Explore past and present instances of genocide and encourage students to raise their voices about the devastating impact of such atrocities on individuals, communities, and countries.
Help students analyze recent trends regarding receding Holocaust memory and the resurgence of antisemitism in Europe, and prompt them to consider how history can help us confront hate in the world.
Use the following lesson and activities with your students to provide context for the 2018 U.S. immigration debate over who can come to the United States, who can stay, and what it means to be American. Recent news and debates may seem especially combative, but they echo earlier moments in US history when Americans questioned who could become a citizen.
This teaching idea was created in anticipation of the 2018 midterm elections, before the election results were known. The discussion questions and strategies can be used to help your students unpack the results the day after the election and beyond.
With reparations in the news, this Teaching Idea helps students define the term, learn what forms reparations can take, and consider what reparations should be offered for slavery and other racist policies.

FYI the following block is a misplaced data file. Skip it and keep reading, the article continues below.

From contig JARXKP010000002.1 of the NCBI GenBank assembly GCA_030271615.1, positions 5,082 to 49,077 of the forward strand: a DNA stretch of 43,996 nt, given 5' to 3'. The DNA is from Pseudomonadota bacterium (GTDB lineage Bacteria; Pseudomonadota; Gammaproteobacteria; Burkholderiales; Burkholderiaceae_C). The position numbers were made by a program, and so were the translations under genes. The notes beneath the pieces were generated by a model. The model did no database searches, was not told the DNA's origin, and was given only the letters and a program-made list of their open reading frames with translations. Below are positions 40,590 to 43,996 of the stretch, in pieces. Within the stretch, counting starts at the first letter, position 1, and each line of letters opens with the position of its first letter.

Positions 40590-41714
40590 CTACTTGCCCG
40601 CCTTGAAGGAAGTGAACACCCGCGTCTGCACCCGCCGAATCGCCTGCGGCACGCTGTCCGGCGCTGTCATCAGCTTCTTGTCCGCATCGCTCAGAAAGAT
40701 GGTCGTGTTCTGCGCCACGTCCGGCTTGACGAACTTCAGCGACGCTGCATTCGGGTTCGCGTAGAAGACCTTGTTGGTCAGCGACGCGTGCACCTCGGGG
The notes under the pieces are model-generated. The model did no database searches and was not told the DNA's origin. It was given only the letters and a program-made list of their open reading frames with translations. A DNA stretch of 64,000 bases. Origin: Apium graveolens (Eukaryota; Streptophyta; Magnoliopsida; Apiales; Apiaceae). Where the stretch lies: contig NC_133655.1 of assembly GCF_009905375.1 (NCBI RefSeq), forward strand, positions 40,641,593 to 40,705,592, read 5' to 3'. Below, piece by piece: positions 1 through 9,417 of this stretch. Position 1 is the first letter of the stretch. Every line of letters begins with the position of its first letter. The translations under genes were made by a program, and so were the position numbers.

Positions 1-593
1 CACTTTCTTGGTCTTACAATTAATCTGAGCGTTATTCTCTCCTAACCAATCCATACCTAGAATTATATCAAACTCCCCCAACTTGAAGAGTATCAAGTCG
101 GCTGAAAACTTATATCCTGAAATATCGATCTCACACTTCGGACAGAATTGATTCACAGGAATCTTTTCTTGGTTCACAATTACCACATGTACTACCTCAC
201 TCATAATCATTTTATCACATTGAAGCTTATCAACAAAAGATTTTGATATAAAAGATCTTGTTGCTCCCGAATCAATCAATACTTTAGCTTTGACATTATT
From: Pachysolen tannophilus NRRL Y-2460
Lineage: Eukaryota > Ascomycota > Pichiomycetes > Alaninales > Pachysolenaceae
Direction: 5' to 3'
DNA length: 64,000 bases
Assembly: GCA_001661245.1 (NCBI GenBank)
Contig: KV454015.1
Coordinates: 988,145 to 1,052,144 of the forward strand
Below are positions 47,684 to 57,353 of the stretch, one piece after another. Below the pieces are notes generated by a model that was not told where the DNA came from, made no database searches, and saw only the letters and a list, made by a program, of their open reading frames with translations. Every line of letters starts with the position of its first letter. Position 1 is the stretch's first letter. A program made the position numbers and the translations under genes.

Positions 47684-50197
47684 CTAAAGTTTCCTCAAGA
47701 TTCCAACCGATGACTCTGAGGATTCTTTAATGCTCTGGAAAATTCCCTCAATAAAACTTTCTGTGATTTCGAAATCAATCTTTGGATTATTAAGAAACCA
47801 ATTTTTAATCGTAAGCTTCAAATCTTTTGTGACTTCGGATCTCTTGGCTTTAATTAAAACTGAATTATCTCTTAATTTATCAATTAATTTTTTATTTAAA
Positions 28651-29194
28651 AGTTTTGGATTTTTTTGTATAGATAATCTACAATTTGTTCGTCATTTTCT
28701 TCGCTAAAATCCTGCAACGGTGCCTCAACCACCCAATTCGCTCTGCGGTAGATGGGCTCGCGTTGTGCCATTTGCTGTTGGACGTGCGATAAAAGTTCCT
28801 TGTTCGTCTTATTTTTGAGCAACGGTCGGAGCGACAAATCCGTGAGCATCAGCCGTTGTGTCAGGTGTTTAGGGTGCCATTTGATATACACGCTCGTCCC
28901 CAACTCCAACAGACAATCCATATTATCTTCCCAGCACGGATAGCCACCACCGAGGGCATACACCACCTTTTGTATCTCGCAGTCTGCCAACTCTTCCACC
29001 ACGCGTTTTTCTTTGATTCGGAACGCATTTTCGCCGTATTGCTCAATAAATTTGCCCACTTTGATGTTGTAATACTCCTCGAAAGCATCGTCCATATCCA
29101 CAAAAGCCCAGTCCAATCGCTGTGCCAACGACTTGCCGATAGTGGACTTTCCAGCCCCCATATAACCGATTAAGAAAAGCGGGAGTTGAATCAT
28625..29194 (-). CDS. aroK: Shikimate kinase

More than 60 years after Brown v. Board of Education, give students an overview of the problem of school segregation in the United States today and open a discussion about possible solutions.
This curriculum is designed to guide you and your students through a Facing History and Ourselves unit about the Reconstruction era of American history. In this unit, students will investigate the challenges of creating a just democracy in a time of deep division. The resources included here have been selected and sequenced in order to deepen students’ ethical and moral reasoning, challenge their critical thinking and literacy skills, and engage them in a rigorous study of history. This unit unfolds over 16 lessons. Students begin with an examination of the relationship between the individual and society, reflect on the way that humans divide themselves into “in” groups and “out” groups throughout history, dive deep into a case study on the history of Reconstruction, and then explore the way that history is remembered and the impact of its various legacies in contemporary society.